"As a lawyer, I would be obligated to tell [the governor and Legislature] this takes people's constitutional rights away," the Democratic candidate said. "When the law is as clear as it is, I would tell the governor, 'I would be happy to let you pay whatever you want to hire whomever as a special attorney general.' "
Not only does Stormont expect the state to lose its case before the high court, he also fears Utah taxpayers will have to cough up hundreds of thousands, not just for the state's expenses but also to pay legal fees of the victors.
The attorneys in Kitchen v. Herbert challenging Utah's gay marriage ban have not sought legal fees from the state. But others, including a related case challenging Utah's ban on adoptions by gay couples, have.
Such considerations are important when other areas that are the responsibility of the attorney general's office, child-protection cases in particular, are starved for money and have huge backlogs, Stormont said.
The same applies to the Utah Legislature's stance on public lands, he added. Suing the federal government demanding the state be given control of the federal lands in its borders as the Legislature is demanding will make the state look foolish and undermine its negotiating position, in addition to wasting precious resources.
"You take a look at it with your lawyer glasses and not your politician glasses, and you say, 'We're gonna lose. Why spend our money fighting it?' "Stormont said. "When you take extreme positions, you remove the opportunity for [negotiations] to occur, and that benefits some outside lawyers tremendously who get to bill, bill, bill, but it doesn't benefit Utah."
National split • The marriage case shows an interesting dichotomy in how attorneys general nationwide have approached the issue.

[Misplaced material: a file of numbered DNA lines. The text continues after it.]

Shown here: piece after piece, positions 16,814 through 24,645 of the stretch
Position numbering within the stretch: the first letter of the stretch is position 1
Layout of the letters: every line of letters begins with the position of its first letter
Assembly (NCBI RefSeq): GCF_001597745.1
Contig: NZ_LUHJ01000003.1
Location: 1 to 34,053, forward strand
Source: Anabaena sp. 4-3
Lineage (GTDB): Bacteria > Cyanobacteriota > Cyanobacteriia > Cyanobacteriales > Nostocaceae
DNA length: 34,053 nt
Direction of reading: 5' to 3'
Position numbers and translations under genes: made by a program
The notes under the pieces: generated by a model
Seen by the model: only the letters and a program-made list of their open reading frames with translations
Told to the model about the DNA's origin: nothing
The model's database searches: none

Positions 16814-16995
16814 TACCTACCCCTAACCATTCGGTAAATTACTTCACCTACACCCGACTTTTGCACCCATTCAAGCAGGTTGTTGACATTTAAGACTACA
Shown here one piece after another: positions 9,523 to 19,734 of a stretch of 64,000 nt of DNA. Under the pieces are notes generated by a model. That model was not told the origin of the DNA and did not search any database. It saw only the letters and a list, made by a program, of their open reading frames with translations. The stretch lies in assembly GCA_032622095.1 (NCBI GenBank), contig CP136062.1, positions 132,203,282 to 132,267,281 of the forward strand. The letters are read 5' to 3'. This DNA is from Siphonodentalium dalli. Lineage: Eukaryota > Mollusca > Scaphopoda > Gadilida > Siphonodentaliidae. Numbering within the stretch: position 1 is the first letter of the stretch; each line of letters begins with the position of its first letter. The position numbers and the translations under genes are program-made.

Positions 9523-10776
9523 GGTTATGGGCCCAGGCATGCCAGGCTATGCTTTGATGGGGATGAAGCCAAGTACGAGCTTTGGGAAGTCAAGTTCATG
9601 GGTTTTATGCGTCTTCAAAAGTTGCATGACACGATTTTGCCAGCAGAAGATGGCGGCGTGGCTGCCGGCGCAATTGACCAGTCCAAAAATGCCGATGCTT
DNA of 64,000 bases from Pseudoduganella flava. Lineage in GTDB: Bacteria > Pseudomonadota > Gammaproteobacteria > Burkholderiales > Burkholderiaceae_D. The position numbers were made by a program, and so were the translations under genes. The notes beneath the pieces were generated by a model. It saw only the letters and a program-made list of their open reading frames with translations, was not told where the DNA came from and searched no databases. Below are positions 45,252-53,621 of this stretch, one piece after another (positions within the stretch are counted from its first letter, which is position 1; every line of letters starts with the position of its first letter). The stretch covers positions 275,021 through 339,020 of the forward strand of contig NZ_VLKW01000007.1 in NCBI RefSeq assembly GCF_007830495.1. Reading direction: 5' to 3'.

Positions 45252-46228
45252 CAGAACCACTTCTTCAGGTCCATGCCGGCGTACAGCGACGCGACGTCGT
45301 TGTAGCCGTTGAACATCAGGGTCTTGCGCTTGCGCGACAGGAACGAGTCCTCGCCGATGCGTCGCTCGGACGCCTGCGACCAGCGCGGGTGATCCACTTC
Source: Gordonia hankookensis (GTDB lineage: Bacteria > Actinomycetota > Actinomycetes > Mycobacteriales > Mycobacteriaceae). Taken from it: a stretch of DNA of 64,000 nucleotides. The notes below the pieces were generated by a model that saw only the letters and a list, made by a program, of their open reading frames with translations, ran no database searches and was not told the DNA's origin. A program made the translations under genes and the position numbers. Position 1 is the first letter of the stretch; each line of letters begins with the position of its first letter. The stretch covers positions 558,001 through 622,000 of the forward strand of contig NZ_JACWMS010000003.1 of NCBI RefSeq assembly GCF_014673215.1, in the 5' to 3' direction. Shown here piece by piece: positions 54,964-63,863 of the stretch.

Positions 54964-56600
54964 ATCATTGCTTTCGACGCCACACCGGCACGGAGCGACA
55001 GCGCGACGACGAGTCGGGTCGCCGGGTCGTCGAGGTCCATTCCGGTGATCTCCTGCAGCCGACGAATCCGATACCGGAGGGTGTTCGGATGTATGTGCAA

Kentucky's attorney general, for example, declined to defend the state's marriage ban and the governor hired outside counsel. Attorneys general in Oregon, Nevada, Virginia, Pennsylvania, California and Illinois are among those who have also declined to defend their states' bans.
Some cited their oaths of office to defend the state and U.S. constitutions; others said they had a professional obligation not to handle a case in which they fundamentally disagree with the issue.
Disagreements between the Utah attorney general and the governor or Legislature are not unprecedented, particularly during the era when Democratic Attorney General Jan Graham sparred with Republican Gov. Mike Leavitt and the GOP Legislature.
When Graham first took office, Leavitt and the Legislature did not believe she was aggressive enough in defending a restrictive abortion law and hired an outside attorney to represent them in the case.
Graham also battled the Legislature and governor over state litigation against Big Tobacco.
Because of friction between Graham and Leavitt, the Legislature considered making the attorney general an appointed, rather than elected, position. Leavitt and the Legislature also passed a law stripping the attorney general's authority over civil matters, but a deal eventually gave the governor more authority to decide which cases the state joins, and the law was repealed.